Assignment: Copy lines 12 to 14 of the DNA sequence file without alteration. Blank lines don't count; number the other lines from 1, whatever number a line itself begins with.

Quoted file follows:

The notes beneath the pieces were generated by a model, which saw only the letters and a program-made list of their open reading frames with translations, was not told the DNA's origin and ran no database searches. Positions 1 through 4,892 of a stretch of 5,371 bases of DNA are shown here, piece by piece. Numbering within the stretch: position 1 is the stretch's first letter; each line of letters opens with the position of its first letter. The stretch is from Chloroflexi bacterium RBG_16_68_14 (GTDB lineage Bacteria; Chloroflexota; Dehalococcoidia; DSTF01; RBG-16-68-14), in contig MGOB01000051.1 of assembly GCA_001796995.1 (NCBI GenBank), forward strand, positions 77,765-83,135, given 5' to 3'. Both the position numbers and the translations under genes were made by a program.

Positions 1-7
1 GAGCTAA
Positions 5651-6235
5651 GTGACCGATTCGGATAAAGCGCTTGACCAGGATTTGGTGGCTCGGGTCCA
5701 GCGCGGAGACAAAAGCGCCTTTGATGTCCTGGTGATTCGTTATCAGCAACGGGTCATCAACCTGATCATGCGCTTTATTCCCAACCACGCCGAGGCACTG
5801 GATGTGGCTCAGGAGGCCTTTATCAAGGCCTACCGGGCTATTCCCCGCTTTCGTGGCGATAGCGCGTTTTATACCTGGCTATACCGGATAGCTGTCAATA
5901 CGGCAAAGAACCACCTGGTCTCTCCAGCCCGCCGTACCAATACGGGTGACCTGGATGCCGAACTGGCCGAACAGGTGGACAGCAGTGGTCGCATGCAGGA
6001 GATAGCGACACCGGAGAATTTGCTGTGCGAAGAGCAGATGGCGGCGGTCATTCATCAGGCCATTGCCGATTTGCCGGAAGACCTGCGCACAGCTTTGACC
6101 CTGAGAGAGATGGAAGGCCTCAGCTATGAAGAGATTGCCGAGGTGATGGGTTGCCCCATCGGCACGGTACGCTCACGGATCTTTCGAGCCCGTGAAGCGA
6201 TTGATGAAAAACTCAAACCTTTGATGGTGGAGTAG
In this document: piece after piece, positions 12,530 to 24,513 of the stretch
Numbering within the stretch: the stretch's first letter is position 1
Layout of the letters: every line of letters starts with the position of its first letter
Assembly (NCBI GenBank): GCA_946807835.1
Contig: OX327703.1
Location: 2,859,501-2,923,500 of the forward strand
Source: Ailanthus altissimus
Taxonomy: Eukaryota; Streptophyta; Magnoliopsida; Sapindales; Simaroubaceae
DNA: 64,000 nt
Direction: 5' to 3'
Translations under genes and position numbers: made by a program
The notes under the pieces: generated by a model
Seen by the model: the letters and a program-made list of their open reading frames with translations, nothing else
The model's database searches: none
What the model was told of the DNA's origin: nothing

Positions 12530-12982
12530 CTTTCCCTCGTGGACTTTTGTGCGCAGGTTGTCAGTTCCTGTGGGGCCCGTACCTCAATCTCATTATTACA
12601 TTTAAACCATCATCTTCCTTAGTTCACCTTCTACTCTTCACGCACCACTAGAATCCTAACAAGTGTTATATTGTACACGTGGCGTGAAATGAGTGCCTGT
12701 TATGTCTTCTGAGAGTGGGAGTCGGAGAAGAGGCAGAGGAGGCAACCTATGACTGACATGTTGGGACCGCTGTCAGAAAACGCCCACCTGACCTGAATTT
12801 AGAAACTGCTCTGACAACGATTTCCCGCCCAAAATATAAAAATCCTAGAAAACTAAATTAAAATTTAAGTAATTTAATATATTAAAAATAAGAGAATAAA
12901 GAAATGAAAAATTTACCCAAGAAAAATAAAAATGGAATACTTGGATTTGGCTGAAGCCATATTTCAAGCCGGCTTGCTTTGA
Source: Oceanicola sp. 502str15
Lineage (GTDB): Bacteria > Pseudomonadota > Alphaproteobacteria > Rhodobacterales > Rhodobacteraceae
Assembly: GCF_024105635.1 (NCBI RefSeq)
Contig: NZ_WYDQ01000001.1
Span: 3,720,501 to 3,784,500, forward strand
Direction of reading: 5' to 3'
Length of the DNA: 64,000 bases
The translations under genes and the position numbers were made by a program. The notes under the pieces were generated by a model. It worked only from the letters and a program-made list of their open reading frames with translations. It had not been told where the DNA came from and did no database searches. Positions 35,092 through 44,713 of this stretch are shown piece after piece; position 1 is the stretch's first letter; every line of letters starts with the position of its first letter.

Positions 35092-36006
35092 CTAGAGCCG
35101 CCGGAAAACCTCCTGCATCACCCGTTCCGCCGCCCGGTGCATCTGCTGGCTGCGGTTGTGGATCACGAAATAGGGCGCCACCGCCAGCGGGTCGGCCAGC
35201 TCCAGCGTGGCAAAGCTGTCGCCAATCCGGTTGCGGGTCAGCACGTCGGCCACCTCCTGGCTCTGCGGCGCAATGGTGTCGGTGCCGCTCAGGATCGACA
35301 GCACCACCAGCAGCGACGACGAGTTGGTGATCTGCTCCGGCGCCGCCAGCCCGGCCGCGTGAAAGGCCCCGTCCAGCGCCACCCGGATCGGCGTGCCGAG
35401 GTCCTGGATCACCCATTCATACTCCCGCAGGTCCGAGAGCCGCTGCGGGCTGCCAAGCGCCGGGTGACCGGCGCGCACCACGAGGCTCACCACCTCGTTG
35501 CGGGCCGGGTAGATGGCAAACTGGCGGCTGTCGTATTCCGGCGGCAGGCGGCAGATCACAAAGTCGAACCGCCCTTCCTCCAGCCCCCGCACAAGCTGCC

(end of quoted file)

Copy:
In this document: piece after piece, positions 12,530 to 24,513 of the stretch
Numbering within the stretch: the stretch's first letter is position 1
Layout of the letters: every line of letters starts with the position of its first letter